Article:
You're a Good Man, Charlie Brown!
Charles Schulz, creator of PEANUTS, said one of his greatest joys was standing in a theatre lobby during intermission of a production of You’re a Good Man, Charlie Brown and watching the smiles on the faces of people streaming out. As he explained to Charlie Rose in an interview in 1997, “I’d think how wonderful it is for a family to go to a show like that, where there’s not a single rude word in it or a raunchy thought or anything. It’s just good, clean, funny things.”
Schulz’s genius was a keen understanding that happiness isn’t funny, and therein lies the enduring and humorous appeal of the PEANUTS characters and their storylines. Their struggles are our struggles. Everyone can relate to failure (Charlie Brown and his always losing baseball team), unrequited love (Lucy and her unreturned feelings for Schroeder), loneliness (Snoopy and his fantasy world), insecurity (Linus and his blanket) and so forth. You’re a Good Man, Charlie Brown tangles with all these not-so-funny issues through the gift of Schulz’s gentle observational humor, and leaves the audience better for it.
ArtisTree’s production of You’re a Good Man, Charlie Brown opens on Thursday, November 7th at 7:30pm at The Grange Theatre in South Pomfret, VT and runs through Sunday, November 10th. The show follows a day in the life of Charlie Brown. It flows in a series of vignettes meant to mimic the feeling of reading the comic strip.
The show’s characters include Charlie Brown, Lucy, Linus, Sally, Schroeder, and Snoopy. Director Ashley Barrow is accentuating the simple style of comic strip action by instructing the actors to keep their movements sharp and specific. Also, there’s minimal “cheating”. Cheating is a stage technique in which the actor turns his body toward the audience to speak or sing. However, in this production actors face each other directly to communicate, imitating an interaction from a comic strip panel. Barrow confides that when she was in high school she played Lucy in a production of Snoopy! and loved the show. She wanted to direct You’re a Good Man, Charlie Brown because “it doesn’t matter if you know the characters already, everybody gets it. It’s a feel-good show for any age.”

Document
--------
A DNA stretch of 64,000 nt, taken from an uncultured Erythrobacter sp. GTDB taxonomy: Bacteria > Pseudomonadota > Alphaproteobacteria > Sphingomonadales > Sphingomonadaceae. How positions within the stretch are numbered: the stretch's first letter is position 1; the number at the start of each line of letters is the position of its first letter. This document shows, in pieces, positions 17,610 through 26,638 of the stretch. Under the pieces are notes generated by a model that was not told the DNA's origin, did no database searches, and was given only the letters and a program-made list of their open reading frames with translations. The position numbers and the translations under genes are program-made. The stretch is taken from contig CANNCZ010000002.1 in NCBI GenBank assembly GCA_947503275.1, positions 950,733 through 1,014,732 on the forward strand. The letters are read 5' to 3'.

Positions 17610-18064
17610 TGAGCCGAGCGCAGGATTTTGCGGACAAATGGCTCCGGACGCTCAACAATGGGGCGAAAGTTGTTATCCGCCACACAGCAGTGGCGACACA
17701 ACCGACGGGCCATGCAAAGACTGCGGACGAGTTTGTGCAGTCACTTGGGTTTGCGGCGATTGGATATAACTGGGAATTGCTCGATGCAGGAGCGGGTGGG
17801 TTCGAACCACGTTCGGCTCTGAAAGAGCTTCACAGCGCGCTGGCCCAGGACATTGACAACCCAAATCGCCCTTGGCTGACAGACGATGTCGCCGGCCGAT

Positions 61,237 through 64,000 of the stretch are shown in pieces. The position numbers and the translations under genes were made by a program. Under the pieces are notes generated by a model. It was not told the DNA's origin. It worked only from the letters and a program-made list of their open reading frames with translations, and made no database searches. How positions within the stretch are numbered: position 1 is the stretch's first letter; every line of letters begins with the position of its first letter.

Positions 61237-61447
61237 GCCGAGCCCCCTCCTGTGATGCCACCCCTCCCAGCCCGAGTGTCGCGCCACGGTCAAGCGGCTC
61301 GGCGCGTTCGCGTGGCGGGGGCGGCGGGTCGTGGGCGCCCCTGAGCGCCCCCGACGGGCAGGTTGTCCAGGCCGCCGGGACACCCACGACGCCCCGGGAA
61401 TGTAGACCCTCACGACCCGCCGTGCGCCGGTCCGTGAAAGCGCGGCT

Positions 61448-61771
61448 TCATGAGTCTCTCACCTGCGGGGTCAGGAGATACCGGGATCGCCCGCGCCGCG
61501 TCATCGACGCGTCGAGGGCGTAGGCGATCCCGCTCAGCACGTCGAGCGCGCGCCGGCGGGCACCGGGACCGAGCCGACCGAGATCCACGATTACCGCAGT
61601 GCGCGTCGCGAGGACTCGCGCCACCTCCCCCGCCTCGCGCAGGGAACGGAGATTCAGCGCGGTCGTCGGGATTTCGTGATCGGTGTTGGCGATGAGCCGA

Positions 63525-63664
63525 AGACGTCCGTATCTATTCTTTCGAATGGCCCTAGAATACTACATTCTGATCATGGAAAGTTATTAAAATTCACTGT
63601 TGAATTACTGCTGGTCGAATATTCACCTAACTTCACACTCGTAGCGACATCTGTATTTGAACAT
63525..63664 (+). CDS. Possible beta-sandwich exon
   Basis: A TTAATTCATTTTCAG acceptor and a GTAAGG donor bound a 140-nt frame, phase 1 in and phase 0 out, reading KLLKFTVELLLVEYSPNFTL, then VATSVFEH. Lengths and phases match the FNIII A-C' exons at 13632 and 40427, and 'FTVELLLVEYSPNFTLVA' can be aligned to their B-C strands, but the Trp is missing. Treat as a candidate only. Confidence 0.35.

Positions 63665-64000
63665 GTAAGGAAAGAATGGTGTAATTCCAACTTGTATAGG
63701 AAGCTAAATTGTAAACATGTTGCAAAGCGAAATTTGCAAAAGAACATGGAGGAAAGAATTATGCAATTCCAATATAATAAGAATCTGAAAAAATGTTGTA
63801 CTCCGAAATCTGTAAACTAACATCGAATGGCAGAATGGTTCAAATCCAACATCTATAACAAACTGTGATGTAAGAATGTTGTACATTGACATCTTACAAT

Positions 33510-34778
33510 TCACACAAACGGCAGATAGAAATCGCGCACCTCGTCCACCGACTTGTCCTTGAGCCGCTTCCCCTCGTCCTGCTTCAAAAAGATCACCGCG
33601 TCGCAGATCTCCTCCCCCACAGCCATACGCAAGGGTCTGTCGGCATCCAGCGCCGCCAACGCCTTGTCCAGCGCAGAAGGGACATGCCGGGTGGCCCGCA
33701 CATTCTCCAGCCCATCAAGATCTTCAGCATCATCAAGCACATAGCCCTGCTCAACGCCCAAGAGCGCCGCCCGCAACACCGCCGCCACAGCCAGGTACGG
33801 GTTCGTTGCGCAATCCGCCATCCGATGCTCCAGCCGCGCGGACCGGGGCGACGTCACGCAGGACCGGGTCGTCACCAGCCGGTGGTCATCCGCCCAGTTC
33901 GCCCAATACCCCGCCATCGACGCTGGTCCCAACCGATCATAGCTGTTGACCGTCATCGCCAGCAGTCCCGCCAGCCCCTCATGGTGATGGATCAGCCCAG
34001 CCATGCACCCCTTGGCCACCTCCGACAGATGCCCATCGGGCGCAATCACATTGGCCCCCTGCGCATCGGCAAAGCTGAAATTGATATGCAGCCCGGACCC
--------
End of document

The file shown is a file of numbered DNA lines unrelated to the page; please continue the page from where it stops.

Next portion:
You’re a Good Man, Charlie Brown opened on Broadway in 1971, twenty-one years after the comic strip was first published. A revised version of the musical that included new songs and replaced Peppermint Patty with Sally Brown, went on a tour of major U.S. cities in 1999. The tour featured Kristen Chenoweth, who won a Tony award that year for her performance as Sally. The cast of ArtisTree’s You’re a Good Man, Charlie Brownembodies the next generation of PEANUTS performers and fans. Most of the cast is from Hanover High School, with the exception of one cast member who attends Woodstock Union High School and another who is from New York City. When asked why people would want to go see this show, Carly Ameling who plays Sally Brown and is also the choreographer says, “it’s timeless.”
“The show is so perfectly cast,” says Barrow, referring to the connection each actor has developed for their character. TOJ Marceau is a believable and lovable Charlie Brown in the way he portrays his character’s anxiety and quirkiness. Anya Traudt portrays a light-hearted and thoughtful Snoopy, which rings true to both herself and the character. Maddy Zuckerman plays Lucy, and watching her perform the actress comes across equally confident and in charge. Johnny Lang exudes the earnestness of Schroeder. Like his character, Lang sits in his chair and mindfully digests his thoughts as the cast bubbles around him during a break. Finn Powers plays Linus and easily shares personal insights with his friends, much like Charlie Brown’s best friend does in the comic strip. Carly Ameling gives Sally Brown her effervescent energy and playfulness.
You’re a Good Man, Charlie Brown will feel nostalgic to some and fresh to others. Charles Schulz will not be standing in the lobby of the Grange Theatre watching as audience members stream out with smiles on their faces, but he will be there in spirit. His legacy lives on through his timeless and quirky characters. Tickets are on sale now at artistreevt.org or by calling 802-457-3500. ArtisTree would like to give special thanks to the show’s community sponsor, Mascoma Savings Bank!